Americans United for Separation of Church and State President and CEO Rachel Laser today testified before the House Education and Labor Committee to urge members of Congress to support the Do No Harm Act and crack down on the Trump-Pence administration’s misuse of religious freedom to justify discrimination.
During the hearing, “Do No Harm: Examining the Misapplication of the Religious Freedom Restoration Act,” Laser detailed several recent and ongoing examples of the Trump administration misusing the Religious Freedom Restoration Act (RFRA) to permit harm to others, including:
- Allowing taxpayer-funded foster care agencies to turn away qualified parents and volunteers who are the “wrong” religion or LGBTQ, including AU client Aimee Maddonna.
- Allowing employers and universities to use religion to deny employees and students insurance coverage for birth control promised as by the Affordable Care Act, including AU clients at the University of Notre Dame.
- Allowing federal contractors to cite religious beliefs to discriminate in hiring.
To counter these attacks on true religious freedom, Laser urged Congress to conduct oversight of the administration’s misuse of RFRA and to pass the Do No Harm Act, which was re-introduced this year by Reps. Bobby Scott (D-Va.) and Joe Kennedy III (D-Mass.) and Sen. Kamala Harris (D-Calif.).
Additional witnesses included the Rev. Jimmie R. Hawkins, director of the Presbyterian Church (U.S.A.) Office of Public Witness, and Shirley J. Wilcher, executive director of the American Association for Access, Equity and Diversity (AAAED).
Laser’s full written testimony is available here.
Video of the hearing is available here.
The transcript of Laser’s oral testimony follows:
Good morning Chairman Scott, Ranking Member Foxx and Committee members. Thank you for the opportunity to testify on this critical issue.
Last winter, I met Aimee Maddonna. Aimee, her husband and their three kids want to open their home to children in foster care.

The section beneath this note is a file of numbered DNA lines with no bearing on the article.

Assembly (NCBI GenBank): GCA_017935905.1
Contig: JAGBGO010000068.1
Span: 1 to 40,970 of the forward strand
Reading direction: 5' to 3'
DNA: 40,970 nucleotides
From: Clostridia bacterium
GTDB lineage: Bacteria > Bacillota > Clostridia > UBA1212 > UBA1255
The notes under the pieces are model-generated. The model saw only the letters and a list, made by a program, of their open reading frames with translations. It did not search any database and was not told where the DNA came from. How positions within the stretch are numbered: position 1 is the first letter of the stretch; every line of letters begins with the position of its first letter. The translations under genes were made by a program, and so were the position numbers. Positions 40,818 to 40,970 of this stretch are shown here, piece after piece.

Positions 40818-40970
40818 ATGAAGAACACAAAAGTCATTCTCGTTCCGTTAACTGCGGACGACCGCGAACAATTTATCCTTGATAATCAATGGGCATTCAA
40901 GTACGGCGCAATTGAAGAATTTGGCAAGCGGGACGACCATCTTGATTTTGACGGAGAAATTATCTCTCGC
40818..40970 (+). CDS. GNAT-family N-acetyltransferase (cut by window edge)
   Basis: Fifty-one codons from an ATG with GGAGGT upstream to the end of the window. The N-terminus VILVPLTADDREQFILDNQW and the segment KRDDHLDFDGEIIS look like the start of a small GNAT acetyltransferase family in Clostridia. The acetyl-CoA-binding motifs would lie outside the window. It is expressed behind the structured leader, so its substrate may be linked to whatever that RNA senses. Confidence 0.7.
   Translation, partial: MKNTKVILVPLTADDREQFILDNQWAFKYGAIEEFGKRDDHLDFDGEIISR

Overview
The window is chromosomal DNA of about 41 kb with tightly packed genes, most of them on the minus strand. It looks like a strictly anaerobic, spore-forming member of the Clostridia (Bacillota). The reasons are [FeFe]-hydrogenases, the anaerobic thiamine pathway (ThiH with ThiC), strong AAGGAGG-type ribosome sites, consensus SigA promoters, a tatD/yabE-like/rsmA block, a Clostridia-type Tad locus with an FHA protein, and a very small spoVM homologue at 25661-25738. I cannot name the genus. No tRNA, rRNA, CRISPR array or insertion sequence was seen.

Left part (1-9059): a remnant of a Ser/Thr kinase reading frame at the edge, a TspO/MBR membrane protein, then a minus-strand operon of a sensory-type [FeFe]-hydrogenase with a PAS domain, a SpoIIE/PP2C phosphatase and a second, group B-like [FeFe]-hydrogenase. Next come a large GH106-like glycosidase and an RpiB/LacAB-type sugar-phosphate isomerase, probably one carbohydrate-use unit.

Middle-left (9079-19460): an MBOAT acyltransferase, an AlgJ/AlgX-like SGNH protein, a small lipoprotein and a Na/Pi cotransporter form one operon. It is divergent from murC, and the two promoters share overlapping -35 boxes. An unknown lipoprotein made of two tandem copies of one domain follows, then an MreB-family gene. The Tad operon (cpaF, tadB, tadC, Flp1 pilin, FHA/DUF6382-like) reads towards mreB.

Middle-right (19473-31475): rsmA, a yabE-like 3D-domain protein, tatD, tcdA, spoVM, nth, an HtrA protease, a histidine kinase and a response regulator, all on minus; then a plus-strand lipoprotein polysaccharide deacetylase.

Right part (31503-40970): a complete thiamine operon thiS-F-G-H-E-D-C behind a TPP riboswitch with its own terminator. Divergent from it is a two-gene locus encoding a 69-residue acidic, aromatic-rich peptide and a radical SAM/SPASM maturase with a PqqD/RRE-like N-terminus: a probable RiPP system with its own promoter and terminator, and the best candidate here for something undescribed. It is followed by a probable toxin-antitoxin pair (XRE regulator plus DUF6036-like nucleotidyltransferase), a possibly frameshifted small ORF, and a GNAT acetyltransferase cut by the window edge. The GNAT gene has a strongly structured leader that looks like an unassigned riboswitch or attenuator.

Aimee was thrilled when, after going through an intensive screening process, Miracle Hill Ministries said her family was just what they were looking for.
But then they had one more question – what church do you attend? They asked because Miracle Hill only accepts evangelical Protestants.
Aimee couldn’t pass their test because she’s Catholic. Neither could Beth Lesser, who was turned away because she’s Jewish. Nor could Eden Rogers and Brandy Welch, a same-sex Unitarian couple – also rejected.
Despite accepting $600,000 in federal and state taxpayer money last year alone, Miracle Hill imposes a religious litmus test on potential parents and volunteers.
This discriminatory policy denies children in the foster care system the love and families they deserve.
Miracle Hill says religious freedom allows them to engage in this blatant religious discrimination. The Trump administration agrees and has used RFRA to exempt Miracle Hill from complying with a federal non-discrimination law.
But this isn’t what RFRA was intended to do. RFRA was enacted in 1993 in response to the Supreme Court’s Employment Division v. Smith opinion. Faith groups, legal experts and civil liberties advocates, including Americans United, came together across political divides to preserve religious freedom protections, especially for religious minorities.